Monday, June 22, 2015

All Fail Bail

Excessive bail shall not be required, nor excessive fines imposed, nor cruel and unusual punishments inflicted.
Eighth Amendment to the Constitution (within the Bill of Rights)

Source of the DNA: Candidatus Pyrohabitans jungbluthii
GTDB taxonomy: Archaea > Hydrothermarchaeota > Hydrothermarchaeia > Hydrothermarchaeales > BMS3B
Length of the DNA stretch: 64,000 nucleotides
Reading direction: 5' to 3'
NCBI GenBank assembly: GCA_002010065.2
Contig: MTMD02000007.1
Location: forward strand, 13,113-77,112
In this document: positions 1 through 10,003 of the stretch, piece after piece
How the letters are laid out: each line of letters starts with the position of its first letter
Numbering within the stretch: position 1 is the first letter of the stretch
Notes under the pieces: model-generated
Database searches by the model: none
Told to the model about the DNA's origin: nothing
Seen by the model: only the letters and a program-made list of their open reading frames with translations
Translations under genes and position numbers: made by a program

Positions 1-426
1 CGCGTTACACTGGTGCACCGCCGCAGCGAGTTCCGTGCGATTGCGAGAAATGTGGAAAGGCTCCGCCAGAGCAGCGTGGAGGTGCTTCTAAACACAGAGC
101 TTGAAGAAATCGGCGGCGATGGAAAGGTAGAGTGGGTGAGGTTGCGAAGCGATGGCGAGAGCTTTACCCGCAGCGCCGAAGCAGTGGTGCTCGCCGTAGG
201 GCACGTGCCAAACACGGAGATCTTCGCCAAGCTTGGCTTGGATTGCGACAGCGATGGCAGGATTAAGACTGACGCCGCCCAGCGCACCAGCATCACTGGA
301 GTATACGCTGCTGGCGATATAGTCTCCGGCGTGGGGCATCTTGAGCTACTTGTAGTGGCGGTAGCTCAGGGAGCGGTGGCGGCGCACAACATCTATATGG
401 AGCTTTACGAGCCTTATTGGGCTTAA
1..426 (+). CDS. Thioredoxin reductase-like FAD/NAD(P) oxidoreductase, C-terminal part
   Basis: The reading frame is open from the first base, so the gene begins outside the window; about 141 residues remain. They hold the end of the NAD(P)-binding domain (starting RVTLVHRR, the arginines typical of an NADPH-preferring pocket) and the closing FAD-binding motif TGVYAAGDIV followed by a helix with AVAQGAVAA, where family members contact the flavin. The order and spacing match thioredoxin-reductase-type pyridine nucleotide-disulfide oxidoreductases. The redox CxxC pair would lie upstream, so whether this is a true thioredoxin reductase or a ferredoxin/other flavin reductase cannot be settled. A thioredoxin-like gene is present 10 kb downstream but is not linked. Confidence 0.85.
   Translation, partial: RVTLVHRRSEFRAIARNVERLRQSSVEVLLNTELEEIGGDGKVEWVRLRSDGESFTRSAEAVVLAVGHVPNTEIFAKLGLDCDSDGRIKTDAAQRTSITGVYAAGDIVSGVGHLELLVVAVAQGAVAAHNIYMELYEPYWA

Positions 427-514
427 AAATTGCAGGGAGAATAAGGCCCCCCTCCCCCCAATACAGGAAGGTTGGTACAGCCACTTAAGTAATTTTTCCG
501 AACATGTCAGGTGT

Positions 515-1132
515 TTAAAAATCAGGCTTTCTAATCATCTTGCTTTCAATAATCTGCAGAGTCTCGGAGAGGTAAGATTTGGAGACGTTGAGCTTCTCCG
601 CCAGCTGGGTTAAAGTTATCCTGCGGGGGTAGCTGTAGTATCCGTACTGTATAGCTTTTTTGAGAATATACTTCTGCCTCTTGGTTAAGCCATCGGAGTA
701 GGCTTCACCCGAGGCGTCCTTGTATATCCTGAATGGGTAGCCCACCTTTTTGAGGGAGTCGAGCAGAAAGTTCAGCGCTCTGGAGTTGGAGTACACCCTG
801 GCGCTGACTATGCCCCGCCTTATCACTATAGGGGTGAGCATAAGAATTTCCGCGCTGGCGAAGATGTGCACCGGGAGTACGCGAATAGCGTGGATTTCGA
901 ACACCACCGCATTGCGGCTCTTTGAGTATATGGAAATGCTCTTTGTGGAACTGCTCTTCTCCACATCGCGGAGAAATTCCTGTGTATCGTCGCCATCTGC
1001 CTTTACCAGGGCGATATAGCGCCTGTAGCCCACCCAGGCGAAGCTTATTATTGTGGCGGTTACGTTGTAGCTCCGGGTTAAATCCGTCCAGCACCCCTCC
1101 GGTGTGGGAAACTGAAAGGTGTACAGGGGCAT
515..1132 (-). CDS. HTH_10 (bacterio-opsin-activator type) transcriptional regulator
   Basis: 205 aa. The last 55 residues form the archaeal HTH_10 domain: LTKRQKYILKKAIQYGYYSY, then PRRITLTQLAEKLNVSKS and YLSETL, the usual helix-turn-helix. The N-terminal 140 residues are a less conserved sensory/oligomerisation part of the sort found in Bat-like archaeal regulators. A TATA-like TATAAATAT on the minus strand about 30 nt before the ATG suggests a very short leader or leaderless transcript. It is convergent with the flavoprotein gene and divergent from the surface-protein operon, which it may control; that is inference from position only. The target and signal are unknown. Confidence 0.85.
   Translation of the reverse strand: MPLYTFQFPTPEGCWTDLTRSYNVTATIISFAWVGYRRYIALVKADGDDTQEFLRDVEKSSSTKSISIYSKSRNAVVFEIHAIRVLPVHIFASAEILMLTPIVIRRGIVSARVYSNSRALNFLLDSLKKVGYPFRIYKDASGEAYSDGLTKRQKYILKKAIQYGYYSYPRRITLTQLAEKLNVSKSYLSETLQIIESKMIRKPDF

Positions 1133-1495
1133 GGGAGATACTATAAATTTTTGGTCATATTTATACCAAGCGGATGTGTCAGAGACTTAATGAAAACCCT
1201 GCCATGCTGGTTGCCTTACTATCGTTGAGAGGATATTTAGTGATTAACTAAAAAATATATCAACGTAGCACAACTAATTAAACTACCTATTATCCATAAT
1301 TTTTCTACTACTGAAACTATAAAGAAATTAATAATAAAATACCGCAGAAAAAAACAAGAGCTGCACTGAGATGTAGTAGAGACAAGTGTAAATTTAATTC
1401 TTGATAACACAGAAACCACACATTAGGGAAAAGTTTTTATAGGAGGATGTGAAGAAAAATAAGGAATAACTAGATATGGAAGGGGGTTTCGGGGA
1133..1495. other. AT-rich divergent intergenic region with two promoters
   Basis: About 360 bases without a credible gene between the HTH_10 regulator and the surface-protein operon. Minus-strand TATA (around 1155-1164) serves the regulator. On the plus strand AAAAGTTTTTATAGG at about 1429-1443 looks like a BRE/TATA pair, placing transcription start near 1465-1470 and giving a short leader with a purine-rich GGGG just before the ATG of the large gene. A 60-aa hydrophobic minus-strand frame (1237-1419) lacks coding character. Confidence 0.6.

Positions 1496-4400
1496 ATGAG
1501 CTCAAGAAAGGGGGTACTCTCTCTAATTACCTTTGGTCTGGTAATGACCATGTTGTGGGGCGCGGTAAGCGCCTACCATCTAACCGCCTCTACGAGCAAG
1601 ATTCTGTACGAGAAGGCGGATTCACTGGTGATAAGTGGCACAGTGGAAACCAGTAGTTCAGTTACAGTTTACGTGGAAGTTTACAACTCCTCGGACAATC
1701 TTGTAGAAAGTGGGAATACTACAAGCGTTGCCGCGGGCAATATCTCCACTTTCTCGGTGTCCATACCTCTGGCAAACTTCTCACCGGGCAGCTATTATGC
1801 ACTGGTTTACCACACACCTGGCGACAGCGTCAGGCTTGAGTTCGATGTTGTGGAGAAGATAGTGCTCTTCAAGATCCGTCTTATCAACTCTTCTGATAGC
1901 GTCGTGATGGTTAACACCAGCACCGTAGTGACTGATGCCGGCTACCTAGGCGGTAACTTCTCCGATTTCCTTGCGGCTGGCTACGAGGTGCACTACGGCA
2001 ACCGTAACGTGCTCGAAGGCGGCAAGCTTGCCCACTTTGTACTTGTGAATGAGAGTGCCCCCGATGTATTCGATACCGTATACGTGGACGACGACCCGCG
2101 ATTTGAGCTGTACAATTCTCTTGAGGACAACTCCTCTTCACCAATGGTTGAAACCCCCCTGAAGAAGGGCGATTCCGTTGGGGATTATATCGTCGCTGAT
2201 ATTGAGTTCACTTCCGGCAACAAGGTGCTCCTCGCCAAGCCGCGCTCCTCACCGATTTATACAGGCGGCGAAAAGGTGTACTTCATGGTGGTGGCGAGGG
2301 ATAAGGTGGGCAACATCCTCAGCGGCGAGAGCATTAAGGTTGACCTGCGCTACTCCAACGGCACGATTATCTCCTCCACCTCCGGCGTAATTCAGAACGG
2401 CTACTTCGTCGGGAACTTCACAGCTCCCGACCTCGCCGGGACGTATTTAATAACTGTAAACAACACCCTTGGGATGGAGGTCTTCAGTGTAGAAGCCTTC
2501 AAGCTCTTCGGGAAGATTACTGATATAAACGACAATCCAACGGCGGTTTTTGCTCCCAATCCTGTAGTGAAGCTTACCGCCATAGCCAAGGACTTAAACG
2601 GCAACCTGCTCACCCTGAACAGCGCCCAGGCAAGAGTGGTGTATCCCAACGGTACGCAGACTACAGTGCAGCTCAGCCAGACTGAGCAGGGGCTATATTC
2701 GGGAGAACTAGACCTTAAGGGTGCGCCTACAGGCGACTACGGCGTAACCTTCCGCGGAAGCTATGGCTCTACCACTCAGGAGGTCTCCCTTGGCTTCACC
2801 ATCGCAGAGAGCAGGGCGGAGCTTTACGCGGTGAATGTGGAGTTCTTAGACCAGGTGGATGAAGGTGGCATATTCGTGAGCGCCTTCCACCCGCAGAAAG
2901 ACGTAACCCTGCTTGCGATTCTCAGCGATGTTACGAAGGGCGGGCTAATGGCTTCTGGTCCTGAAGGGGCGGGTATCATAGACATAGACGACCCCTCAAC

Today’s blog is focused on the bail part of the above basic right. To understand where that limitation came from – a British Parliamentary act passed in 1689 – it is useful to understand the “why.” “In England, sheriffs originally determined whether to grant bail to criminal suspects. Since they tended to abuse their power, Parliament passed a statute in 1275 whereby bailable and non-bailable offenses were defined. The King's judges often subverted the provisions of the law. It was held that an individual may be held without bail upon the Sovereign's command. Eventually, the Petition of Right of 1628 argued that the King did not have such authority. Later, technicalities in the law were exploited to keep the accused imprisoned without bail even where the offenses were bailable; such loopholes were for the most part closed by the Habeas Corpus Act 1679. Thereafter, judges were compelled to set bail, but they often required impracticable amounts. Finally, the English Bill of Rights (1689) held that ‘excessive bail ought not to be required.’ Nevertheless, the Bill did not determine the distinction between bailable and non-bailable offenses. Thus, the Eighth Amendment has been interpreted to mean that bail may be denied if the charges are sufficiently serious. The Supreme Court has also permitted ‘preventive’ detention without bail. In United States v. Salerno, 481 U.S. 739 (1987), the Supreme Court held that the only limitation imposed by the bail clause is that ‘the government's proposed conditions of release or detention not be 'excessive' in light of the perceived evil.’ In Stack v. Boyle, 342 U.S. 1 (1951), the Supreme Court declared that a bail amount is ‘excessive’ under the Eighth Amendment if it were ‘a figure higher than is reasonably calculated’ to ensure the defendant's appearance at trial.” Wikipedia.